Posted in 2000-2009, Film Review

Harry Potter and the Order of the Phoenix (2007)

order-of-the-phoenix
Image is the property of Warner Bros Studios and Heyday Films

Harry Potter and the Order of the Phoenix Film Review

Cast:  Daniel Radcliffe, Emma Watson, Rupert Grint, Michael Gambon, Imelda Staunton, Ralph Fiennes, Gary Oldman, Helena Bonham Carter, Maggie Smith, Robbie Coltrane, Alan Rickman, Evanna Lynch

Director: David Yates

Synopsis: With Voldemort now back in power, The Ministry of Magic is making every effort to dispel rumours of Lord Voldemort’s return, all the while Hogwarts finds itself under intense scrutinisation from the Ministry.

Review: The latter years of a person’s time at school certainly have their fair share of difficult situations such as puberty and undergoing the stress of exams, all of which can take a very heavy toll on an individual. Yet for one Harry Potter, these are somewhat minor when at the end of the last film, he had a bruising dual with the newly risen Voldemort and he must now contend with the fact that the wizard who killed his parents is back and out to get him once more.

With every year that goes past for Harry, the mood in and around Hogwarts keeps getting darker, and Harry is becoming a bit detached from those closest to him. And after a bruising hearing before his fifth year has begun, it isn’t long before things at Hogwarts are going a bit wrong, which doesn’t exactly help matters after his brush with death. The Ministry refuses to believe Harry’s claims that the Dark Lord has returned, and this is also applicable to some at Hogwarts. In addition to their refusal to believe Voldemort is back, the newly appointed Defence Against the Dark Arts teacher, Dolores Umbridge is taking matters at Hogwarts into her own hands, and indeed that of the Ministry’s as well.

Incoming new director David Yates, along with new screenwriter Michael Goldenberg manage to compress what is the longest of Rowling’s novels into a solid and compelling film, that despite the ever darkening tones and mood surrounding Hogwarts do their best to weave humour into the script whilst also keeping the focus on the core story. By this point you are completely invested in all things Hogwarts and that interest is maintained with more great action sequences. We got a glimpse of an exciting duel between Harry and Voldemort in the previous chapter and there are plenty more brilliant wizarding duels to witness and Yates helms these exciting battle sequences in this chapter with great style as his predecessors such as Newell and Cuaron did.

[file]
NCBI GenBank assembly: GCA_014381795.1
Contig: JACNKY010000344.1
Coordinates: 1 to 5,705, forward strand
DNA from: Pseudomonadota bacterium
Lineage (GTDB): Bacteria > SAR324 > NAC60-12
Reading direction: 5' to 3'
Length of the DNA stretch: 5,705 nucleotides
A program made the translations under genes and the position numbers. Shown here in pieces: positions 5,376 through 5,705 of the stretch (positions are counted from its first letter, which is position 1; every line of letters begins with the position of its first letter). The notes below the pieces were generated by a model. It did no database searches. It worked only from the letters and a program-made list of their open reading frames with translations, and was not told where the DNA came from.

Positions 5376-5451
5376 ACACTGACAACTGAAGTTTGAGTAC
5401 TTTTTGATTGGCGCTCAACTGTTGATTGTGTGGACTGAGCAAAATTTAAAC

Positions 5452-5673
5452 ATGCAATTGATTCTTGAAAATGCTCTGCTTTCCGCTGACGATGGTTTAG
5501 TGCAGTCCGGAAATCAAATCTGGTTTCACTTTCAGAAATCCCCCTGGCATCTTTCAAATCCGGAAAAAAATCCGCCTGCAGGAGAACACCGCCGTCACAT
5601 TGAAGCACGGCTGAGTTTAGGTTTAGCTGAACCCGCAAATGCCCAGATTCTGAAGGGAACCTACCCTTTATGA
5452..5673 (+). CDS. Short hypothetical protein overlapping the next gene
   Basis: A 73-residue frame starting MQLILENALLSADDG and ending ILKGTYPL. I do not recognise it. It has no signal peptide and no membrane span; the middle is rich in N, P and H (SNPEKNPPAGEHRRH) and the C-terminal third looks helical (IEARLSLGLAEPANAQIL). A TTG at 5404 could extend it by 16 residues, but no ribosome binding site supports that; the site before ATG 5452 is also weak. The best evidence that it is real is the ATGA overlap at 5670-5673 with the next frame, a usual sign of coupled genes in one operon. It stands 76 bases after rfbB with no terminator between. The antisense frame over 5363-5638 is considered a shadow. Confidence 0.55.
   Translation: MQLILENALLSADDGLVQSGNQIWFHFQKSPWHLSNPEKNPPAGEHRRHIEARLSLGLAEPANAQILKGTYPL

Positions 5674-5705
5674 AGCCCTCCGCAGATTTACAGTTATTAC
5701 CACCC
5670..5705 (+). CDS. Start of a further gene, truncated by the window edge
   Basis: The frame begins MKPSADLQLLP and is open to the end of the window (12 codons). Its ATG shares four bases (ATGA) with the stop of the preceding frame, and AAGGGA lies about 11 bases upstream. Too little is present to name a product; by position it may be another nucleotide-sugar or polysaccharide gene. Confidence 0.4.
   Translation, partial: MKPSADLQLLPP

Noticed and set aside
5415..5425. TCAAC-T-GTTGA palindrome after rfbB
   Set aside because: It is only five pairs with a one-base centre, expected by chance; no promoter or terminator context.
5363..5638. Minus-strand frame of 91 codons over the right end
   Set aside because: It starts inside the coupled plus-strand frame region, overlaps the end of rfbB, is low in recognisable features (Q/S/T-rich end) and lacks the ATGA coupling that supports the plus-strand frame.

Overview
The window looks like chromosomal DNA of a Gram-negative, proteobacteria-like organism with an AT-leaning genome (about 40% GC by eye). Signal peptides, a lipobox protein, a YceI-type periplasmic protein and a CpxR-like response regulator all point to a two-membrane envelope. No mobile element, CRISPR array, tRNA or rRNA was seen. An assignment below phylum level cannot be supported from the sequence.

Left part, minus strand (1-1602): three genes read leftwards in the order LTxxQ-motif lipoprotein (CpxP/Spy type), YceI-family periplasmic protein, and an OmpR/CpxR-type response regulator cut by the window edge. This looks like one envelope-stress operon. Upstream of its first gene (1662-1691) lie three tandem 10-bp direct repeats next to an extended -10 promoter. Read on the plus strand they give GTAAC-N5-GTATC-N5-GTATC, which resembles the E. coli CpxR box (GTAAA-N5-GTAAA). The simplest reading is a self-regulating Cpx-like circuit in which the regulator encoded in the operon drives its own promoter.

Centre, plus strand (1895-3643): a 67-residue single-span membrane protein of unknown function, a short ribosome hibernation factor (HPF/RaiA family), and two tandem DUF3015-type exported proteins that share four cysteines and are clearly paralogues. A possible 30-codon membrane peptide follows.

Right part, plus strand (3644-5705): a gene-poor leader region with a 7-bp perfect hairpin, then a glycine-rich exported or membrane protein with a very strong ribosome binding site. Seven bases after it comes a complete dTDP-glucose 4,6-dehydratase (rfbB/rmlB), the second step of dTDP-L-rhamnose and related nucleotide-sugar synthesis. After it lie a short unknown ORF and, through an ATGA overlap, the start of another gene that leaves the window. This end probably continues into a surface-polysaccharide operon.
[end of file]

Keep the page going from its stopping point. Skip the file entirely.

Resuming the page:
As ever with a new Potter film, there are a number of new additions to the cast, and yet again, the casting is excellent. Of the new arrivals the stand out by far is Imelda Staunton’s Umbridge, a woman of some rather twisted principles who is out to do the Ministry’s bidding. You thought you disliked Voldemort, but you WILL HATE Umbridge. She has such a loathsome on screen presence that it may want you to hurl something at the screen whilst shouting a lot of expletives. It is full credit to Staunton, as she gives the franchise a really memorable antagonist besides Voldemort of course. Also a new arrival for the Dark Lord is Helena Bonham Carter’s crazy (in every sense of the word) Bellatrix Lestrange, a witch and close associate of Voldemort. These ladies are in many ways the stand out performers of a cast of which each and every one delivers a sterling performance.

With some dramatic turn of events taking place, the suspense and excitement is maintained throughout through a solid script and excellent directing from Yates. The stakes are getting ever darker in the Wizarding world, and it is certainly gripping to watch these characters that you know and love go through tough times. By this point the Potter machine was casting its all powerful spell on its audience and as the franchise was reaching its climax, the audience were holding on to their metaphorical broomsticks, because as we will find out, things are about to get very interesting at Hogwarts.

It’s almost a cliche to say that with each film the Potter franchise gets darker, but there is effective use of humour, all the while ensuring this magical universe gets another compelling adventure.

Rating: A-

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